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In September of 2019, Deliluh took flight with sights set on new horizons. A long plotted scheme to uproot the group from their Toronto home and airlift them into the touring bastion of Europe seemed like a pot worth gambling their stack on. Their future in the old world was read with wide-eyed optimism, emboldened by two albums newly waxed and tour dates rolling in.

Greener pastures with foreign allure, a promised land chalk full of experimental art and sound, and a plethora of unconventional venues ripe for the picking... it’s open season, what could possibly go wrong? Well, the best laid plans... ‘Amulet’ is the first release since Deliluh’s departure from Toronto, an opening document of the group’s transition to Europe. Mirrored images of the same composition occupy each side; ‘A’ performed by their previous four-piece lineup (Kyle Knapp, Julius Pederson, Erika Wharton, Erik Jude) and ‘B’ by the current active two-piece (Knapp and Pederson). ‘Amulet’ is set to be released July 30th on 10” via Tin Angel Records. The lyrics depict a jewel thief committing crimes with the conviction of a merciless zealot, and justifying them with a spite for the status quo.

The protagonist amuses with the threat of being “caught”, a fate seemingly imminent and yet laughable in the crooked context of societal greed. Knapp delivers sharp criticisms with a swagger liberated of fear, imploring us all to root for the anti-hero in a time when danger is craved en masse. The tonal contrasts between both versions testify to the group’s versatility.

The A side pulls tension by way of minimalism, leaning into a sinister synth sequence that navigates a pitch dark sonic terrain. Swooning guitar, plucking violin, whispering synths and darting tape effects peek in and out of the periphery, circling with unsettled starkness around Jude’s gloomy bass drone, through until Wharton-Shukster’s string soaring climax.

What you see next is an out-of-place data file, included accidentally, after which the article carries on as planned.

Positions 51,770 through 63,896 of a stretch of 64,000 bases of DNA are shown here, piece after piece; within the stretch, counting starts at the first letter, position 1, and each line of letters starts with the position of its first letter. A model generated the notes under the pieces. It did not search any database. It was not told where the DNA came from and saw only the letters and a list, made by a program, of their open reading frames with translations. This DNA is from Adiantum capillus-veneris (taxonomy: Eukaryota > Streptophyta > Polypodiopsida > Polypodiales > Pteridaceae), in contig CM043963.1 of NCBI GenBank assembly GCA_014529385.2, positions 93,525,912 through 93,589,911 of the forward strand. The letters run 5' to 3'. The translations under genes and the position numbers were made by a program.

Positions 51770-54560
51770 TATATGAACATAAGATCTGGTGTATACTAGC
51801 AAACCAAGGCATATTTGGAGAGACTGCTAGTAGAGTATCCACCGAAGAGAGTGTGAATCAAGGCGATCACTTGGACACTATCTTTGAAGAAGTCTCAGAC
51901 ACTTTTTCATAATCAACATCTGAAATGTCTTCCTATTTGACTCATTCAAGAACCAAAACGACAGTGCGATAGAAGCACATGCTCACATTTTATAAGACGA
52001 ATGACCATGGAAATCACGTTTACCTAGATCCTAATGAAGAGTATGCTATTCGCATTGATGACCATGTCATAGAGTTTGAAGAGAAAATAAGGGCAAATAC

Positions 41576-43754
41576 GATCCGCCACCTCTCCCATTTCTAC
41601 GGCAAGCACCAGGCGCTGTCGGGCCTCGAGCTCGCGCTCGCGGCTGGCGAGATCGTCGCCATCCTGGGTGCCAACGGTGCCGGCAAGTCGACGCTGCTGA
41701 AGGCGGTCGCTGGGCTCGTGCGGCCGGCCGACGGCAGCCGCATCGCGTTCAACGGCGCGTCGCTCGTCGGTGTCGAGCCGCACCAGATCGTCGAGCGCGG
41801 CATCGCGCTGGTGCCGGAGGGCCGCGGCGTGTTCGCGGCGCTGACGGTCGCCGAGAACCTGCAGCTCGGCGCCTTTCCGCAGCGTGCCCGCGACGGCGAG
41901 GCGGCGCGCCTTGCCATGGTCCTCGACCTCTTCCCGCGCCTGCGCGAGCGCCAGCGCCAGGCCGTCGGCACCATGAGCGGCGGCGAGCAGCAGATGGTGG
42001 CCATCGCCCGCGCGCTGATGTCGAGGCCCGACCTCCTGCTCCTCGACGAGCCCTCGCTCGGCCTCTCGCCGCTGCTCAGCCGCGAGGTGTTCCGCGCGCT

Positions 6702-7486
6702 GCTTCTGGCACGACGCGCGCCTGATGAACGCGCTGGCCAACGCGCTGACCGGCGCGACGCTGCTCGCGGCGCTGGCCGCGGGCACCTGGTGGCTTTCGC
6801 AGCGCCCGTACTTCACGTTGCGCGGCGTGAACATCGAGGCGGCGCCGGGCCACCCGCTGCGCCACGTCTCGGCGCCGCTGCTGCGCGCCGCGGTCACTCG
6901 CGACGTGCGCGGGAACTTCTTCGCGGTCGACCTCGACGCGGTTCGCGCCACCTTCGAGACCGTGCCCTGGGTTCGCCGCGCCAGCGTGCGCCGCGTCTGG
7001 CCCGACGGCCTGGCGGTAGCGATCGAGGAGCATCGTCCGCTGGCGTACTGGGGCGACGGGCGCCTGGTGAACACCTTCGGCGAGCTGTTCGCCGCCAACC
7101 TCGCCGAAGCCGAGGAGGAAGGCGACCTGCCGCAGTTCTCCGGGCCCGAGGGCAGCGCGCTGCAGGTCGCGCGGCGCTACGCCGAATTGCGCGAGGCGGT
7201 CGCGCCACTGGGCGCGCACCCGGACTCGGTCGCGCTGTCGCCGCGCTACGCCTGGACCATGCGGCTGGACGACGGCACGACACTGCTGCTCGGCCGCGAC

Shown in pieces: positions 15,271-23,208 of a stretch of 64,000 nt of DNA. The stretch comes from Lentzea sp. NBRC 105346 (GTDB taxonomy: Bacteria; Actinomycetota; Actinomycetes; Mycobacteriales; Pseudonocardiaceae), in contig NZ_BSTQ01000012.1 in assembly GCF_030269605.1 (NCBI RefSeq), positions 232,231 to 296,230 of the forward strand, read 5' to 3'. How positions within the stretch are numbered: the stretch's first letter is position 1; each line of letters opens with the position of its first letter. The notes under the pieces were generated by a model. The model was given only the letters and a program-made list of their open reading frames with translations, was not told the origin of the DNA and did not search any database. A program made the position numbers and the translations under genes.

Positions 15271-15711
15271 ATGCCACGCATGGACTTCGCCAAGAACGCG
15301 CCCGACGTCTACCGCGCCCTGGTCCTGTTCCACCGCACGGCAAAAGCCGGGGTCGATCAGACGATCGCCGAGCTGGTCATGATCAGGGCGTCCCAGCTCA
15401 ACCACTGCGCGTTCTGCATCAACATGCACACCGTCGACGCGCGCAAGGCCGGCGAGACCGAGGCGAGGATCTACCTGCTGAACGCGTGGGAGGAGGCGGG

Flip to the B side, and the immediate motorik groove turns the sequence on its head, snapping to a gritty dance track for nights long yearned for. Pedersen’s modular synth takes on a fresh persona of dusted drums and otherworldly high hats, cracking on the beat while guitar scratches, processed sax, and string synths build with harmonic euphoria, all until the tape slips and pulls the rug from under the DIY dance floor.

‘Amulet’ demonstrates Deliluh’s potential growing fearlessly in the face of a tight game. They promise a plentiful stash of recordings soon to be unearthed, giving the sense that their recently tested process of creation has been far from hindered. What comes next is anyone’s guess, though Amulet at the very least reassures that we’re still, as always, in trusted hands. Knapp: “It’s ‘adapt or parish’ these days.. We’re fortunate to be safe and healthy, and thankfully, we’re not afraid of taking risks or evolving.” Pedersen: “It isn’t the end goal that matters, but what you learn while exploring the paths that lead into unexplored terrain.


Amulet A / Amulet B